and I think of the bailed out all the time the actual age was covered his ice had an engine on fire and he made a skidding lending ski the landing on the ice and five of those succeeded in getting out before the aircraft went through the ice and the other day that Sargeant which was still missing he went down with the aircraft and they walked. It was twelve o'clock and I worked until four o'clock in the next afternoon before they reached the coast and they went through the ice a couple of times and they were taken prisoner of war. Well this must have been a very coincidence that at a certain moment when we found the aircraft we started to decide well we can solve this problem that in fact was the first time that we didn't succeed in identifying both the aircraft and the human remains. And at that moment there's a lot of help and the problem was we were in
the process. No no I was too young but I thought I was at High School exactly from the beginning until the end of the war I started high school and I must say that. It is one of these and to stick aircraft recognition hobbyist and that's why I decided on the 10th of May 1940 human and the Germans invaded Holland to make a daily log of everything which had been over my hat and I went on for five years. Even when I was in the ground at a certain moment because of my age and not to be voted you know me I went on I think every happening in the air and this book was in some sort of a collection for many many years after the war and in a certain moment when we started work we just had to reduce the leisure you saw what happened over the Netherlands during the World War 2.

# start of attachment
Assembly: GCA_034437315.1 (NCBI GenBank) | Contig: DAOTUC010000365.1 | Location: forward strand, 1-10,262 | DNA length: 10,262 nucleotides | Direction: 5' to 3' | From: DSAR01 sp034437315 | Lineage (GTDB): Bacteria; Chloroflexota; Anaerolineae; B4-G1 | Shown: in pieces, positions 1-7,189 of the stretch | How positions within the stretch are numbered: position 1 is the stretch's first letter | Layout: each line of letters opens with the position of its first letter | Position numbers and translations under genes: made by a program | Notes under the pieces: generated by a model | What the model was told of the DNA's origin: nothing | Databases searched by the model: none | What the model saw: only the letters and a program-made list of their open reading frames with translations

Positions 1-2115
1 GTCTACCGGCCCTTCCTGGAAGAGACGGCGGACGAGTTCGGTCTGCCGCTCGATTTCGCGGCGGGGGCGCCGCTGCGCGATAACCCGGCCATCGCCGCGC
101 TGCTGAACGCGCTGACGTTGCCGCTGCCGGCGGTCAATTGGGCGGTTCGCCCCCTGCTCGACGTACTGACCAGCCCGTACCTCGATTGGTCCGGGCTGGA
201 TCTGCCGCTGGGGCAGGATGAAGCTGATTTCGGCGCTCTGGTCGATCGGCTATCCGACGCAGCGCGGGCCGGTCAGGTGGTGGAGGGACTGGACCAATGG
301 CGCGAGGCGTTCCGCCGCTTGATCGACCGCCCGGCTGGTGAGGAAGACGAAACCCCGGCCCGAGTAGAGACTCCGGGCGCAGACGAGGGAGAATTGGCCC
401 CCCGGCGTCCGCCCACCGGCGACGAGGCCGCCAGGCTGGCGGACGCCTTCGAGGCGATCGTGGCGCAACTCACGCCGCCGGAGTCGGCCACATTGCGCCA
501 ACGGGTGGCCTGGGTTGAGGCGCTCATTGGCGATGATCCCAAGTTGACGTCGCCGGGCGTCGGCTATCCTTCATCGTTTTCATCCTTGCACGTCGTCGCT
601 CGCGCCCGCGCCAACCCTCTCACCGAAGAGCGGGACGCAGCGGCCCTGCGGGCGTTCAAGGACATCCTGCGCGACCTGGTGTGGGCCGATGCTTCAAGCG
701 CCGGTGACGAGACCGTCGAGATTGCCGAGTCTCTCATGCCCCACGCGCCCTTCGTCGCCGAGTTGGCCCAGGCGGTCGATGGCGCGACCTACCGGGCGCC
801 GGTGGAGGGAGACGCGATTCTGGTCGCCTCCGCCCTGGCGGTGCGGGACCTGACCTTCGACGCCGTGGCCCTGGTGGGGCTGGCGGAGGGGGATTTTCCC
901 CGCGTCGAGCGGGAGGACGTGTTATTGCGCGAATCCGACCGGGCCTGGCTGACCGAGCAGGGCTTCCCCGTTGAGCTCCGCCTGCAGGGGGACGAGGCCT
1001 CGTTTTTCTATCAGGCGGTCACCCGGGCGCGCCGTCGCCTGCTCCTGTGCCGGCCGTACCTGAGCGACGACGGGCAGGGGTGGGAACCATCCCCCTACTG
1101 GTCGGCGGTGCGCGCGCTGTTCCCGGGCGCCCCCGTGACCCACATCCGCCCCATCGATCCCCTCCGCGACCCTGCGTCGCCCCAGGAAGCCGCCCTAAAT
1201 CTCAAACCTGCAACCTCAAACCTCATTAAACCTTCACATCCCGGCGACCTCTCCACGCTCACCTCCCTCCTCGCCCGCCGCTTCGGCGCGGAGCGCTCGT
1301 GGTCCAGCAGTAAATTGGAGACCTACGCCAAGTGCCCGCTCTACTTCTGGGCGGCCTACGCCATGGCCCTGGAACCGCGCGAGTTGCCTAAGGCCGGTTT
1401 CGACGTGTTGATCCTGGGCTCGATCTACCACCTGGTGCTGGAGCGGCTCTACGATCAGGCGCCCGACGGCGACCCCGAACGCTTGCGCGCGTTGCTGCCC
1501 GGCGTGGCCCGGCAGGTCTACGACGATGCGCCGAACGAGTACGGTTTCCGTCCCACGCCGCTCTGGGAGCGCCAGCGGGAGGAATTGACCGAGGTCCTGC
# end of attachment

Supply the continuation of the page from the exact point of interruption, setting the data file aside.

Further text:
So then it's very useful this stuff was again used and we even had one there just that particular moment for me to show that map and that was a four engine bomb and when working that photo if breaking on it for the first minister with four machinegun sticking out of the dike and the firemen came along and you have all you have to remain this moment of is that and I know how it happened it was in your 94 usually And it was months after one and I still see it as it happened yesterday and it might be two or three pilots. I went to my personal blog this in fact happened four or five miles south of flying in what I believe. By that I mean overhaul of the lot of them and indeed I found it on the night of the 24th of July and one minute after one I had recalled it a large ball of fire in the air craft going down been burning for sleek Wilder's overnight. And the whole story as I had described it myself and know it to us in